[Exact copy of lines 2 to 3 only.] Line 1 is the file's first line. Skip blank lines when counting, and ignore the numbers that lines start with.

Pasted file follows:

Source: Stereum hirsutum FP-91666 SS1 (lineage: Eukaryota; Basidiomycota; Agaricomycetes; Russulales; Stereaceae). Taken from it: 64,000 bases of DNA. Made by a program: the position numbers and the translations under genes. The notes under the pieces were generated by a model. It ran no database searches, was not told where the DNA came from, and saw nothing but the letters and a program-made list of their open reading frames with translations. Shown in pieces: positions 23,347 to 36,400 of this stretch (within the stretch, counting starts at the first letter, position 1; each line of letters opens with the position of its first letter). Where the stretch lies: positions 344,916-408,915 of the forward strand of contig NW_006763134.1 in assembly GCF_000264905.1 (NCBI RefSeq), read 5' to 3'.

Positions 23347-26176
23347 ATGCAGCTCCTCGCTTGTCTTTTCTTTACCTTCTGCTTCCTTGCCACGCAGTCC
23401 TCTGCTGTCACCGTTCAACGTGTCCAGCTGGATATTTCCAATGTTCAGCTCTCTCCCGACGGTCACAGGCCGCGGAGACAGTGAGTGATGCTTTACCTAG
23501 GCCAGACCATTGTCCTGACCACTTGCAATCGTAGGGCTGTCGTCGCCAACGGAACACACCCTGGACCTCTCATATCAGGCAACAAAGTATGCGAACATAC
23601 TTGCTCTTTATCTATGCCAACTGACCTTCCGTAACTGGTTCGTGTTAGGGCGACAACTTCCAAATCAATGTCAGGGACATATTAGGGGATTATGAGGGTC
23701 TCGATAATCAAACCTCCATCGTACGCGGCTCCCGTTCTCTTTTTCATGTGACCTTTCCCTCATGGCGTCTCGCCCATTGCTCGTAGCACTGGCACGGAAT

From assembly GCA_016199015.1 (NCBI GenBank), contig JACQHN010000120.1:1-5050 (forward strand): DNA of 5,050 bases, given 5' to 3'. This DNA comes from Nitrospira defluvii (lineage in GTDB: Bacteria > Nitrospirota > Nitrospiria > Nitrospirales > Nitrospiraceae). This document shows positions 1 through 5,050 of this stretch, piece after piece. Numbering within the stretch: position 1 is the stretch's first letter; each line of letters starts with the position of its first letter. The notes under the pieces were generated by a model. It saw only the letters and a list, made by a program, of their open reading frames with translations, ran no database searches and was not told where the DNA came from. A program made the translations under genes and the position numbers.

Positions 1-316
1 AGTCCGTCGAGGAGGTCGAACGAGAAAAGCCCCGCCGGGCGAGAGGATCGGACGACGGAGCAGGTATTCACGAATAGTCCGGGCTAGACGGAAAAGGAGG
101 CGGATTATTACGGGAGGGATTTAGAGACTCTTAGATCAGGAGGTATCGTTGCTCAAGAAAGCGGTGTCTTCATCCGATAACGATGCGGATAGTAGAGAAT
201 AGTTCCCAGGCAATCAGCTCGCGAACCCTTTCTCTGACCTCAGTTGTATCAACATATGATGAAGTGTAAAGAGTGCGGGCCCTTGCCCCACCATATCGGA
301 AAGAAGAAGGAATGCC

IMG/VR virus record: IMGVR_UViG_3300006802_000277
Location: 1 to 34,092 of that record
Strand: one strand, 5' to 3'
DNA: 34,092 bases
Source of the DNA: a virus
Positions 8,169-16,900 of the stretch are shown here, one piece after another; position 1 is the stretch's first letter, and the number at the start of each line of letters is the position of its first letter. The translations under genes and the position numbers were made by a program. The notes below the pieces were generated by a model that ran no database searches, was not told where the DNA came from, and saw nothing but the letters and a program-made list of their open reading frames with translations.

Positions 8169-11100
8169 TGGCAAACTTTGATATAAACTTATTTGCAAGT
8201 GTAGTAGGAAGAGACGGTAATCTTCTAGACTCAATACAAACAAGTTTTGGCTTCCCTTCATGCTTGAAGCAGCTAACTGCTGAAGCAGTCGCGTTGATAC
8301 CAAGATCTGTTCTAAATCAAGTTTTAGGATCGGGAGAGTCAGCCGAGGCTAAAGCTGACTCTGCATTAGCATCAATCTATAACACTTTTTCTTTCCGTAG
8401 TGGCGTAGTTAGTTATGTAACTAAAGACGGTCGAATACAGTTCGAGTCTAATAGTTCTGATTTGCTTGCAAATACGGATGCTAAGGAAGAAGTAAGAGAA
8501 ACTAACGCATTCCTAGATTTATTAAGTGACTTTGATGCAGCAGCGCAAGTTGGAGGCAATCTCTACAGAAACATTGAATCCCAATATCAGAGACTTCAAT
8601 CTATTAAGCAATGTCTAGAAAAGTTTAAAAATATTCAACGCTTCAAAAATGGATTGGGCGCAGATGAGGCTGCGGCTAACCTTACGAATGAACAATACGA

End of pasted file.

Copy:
Positions 23347-26176
23347 ATGCAGCTCCTCGCTTGTCTTTTCTTTACCTTCTGCTTCCTTGCCACGCAGTCC